Avoidant Personality Disorder and Social Phobia

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Simone Hoermann, Ph.D., is a Psychologist in private practice in New York City. She specializes in providing psychotherapy for Personality Disorders, Anxiety, and Depression ...Read More

Avoidant Personality Disorder is one of the more common personality disorders. Experts estimate that about 5% to 7% of people on the community can be diagnosed with Avoidant Personality Disorder (APD). 

Based on the definition in DSM IV-TR, the main characteristic of Avoidant Personality Disorder is to think of oneself as inadequate, flawed and inferior to others.  People with APD tend to believe others don’t like them and are afraid that others will criticize or ridicule them.  This fear of disapproval, rejection, and criticism often causes people with Avoidant Personality Disorder to stay away from social interactions, and to avoid work or school activities that involve getting into contact with other people.   This frequently results in missing out on social and professional networking opportunities, and leads people with APD to have a rather small social circle in which they only interact with people of whom they are sure that they are liked. People with APD are extremely sensitive to rejection and criticism and they usually don’t like trying out new activities that might put them at risk of being embarrassed or ridiculed.


Social Phobia can look very similar to Avoidant Personality Disorder.  Social Phobia has to do with being extremely anxious in social situations. Examples would be fear of public speaking, or fear of eating, drinking or writing in from of other people. It could be fear of addressing authority figures, fear of attending parties, or fear of initiating conversations.  The fear is mostly about being embarrassed, or of others recognizing that they are anxious.  When a person with social phobia finds themselves in their feared situation, they develop intense anxiety with some really strong physical symptoms, such as intense heartbeat, breaking out in a sweat, or hands shaking and shortness of breath.  Taken to an extreme, these physical symptoms of anxiety can develop into a full-blown panic attack.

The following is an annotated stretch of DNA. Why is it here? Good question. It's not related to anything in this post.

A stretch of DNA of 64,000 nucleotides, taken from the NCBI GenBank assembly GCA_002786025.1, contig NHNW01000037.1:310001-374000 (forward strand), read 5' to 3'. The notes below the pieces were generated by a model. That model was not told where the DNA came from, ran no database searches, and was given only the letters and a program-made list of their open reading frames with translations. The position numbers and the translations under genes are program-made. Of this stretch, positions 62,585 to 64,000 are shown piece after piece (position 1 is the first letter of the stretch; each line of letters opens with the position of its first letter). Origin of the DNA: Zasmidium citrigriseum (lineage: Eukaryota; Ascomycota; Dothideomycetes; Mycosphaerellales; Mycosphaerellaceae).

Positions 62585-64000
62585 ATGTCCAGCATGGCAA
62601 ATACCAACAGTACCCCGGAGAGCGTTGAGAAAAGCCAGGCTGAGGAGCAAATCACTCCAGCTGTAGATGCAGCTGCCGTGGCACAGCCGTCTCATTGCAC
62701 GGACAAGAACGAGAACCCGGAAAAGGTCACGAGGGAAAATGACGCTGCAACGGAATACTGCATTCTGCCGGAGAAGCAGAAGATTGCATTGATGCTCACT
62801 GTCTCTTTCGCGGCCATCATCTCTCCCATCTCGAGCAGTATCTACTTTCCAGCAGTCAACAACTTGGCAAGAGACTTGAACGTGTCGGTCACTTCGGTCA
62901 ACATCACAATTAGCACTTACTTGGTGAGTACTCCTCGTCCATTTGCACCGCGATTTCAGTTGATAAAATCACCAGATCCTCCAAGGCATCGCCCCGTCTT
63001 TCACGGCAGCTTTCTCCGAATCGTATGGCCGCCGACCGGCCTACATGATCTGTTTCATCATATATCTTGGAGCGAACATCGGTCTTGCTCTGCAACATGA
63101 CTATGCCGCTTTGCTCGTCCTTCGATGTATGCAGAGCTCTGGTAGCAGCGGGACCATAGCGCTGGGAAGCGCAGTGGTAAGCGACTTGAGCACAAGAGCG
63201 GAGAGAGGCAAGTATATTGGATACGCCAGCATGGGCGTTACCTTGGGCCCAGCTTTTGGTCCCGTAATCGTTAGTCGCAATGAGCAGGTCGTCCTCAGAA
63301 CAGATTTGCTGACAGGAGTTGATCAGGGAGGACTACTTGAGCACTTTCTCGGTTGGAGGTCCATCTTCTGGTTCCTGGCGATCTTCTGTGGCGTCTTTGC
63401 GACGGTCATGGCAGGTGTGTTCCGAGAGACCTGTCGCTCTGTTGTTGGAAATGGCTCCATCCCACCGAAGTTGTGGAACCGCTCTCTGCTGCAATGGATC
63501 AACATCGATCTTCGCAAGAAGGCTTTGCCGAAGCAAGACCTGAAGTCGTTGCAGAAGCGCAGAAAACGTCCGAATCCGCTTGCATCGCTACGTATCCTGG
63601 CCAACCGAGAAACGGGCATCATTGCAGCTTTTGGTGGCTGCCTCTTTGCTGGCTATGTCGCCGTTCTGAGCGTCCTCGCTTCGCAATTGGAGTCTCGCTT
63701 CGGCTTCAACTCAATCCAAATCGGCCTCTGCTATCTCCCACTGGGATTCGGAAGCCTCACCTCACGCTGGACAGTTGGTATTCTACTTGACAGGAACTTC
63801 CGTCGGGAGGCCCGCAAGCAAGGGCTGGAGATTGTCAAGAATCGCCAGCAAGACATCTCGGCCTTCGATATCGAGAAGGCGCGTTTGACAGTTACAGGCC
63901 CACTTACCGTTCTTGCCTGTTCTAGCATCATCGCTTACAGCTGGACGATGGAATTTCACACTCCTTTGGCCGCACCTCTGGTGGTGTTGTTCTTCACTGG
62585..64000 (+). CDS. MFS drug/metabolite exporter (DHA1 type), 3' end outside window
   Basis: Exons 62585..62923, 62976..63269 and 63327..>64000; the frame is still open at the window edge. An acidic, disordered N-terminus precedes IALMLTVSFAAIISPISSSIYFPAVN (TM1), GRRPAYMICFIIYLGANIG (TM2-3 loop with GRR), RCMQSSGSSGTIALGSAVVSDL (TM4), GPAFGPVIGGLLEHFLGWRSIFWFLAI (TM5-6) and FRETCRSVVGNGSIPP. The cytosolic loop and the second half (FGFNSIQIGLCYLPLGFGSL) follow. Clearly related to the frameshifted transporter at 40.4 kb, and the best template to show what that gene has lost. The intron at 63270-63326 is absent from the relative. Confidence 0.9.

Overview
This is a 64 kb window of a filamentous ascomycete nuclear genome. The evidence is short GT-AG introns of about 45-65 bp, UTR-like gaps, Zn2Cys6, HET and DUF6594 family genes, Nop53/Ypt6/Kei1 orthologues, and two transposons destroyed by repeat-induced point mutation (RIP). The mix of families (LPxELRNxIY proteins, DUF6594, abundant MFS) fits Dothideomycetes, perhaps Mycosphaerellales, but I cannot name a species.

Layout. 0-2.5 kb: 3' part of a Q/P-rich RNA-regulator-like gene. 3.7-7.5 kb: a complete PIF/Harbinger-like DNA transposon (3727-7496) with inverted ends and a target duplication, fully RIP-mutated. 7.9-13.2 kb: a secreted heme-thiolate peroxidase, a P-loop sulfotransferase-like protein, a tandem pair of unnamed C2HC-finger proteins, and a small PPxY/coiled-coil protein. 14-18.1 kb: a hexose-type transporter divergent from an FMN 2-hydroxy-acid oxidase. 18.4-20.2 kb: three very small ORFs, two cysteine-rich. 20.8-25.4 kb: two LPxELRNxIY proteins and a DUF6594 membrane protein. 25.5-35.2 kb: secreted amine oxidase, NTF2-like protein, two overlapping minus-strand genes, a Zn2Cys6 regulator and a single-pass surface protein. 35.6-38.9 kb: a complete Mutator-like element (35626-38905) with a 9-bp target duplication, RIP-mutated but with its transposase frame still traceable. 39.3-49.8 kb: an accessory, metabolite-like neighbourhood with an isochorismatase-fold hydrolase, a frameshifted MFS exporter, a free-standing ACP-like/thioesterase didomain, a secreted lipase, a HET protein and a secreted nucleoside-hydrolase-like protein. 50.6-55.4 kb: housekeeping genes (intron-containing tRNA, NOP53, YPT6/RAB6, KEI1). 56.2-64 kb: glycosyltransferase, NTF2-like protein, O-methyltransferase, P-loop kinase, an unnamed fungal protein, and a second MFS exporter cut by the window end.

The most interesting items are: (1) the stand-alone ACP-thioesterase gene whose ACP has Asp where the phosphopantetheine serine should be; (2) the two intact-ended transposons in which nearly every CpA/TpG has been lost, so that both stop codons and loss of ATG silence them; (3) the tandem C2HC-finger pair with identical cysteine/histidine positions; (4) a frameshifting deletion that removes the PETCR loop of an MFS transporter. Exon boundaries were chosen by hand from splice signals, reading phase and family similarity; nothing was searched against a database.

Avoidant Personality Disorder very often overlaps with other personality disorders, for instance, schizoid or dependent personality disorder, and with anxiety disorders, such as panic disorder or obsessive-compulsive disorder.  What has been widely studies is the overlap between Avoidant Personality Disorder and Social Phobia.  Different studies looking at how many people with Avoidant Personality Disorder meet criteria for Social Phobia, according to Lynn Alden and colleagues, range from 42% to 100%. 

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Alden and colleagues in their review paper on this topic make a good point: If you look at the definitions of these two conditions given in the Diagnostic and Statistical Manual for Mental Disorders, the overlap between teh two conditions makes sense:  The definition of Social Phobia focuses on performance situations, but it includes difficulty with dating and friendships. These latter difficulties are a core feature of Avoidant Personality Disorder. It is not surprising, then, that there would be significant overlap between two conditions that are defined in similar ways.  This is the reason that some expert believe that the two disorders reflect the same underlying problem, with Avoidant Personality Disorder merely constituting a more severe and persistent form of Social Phobia.  This is why some believe that the two disorders should be combined for future incarnations of the DSM into a category of Social Anxiety Disorder.


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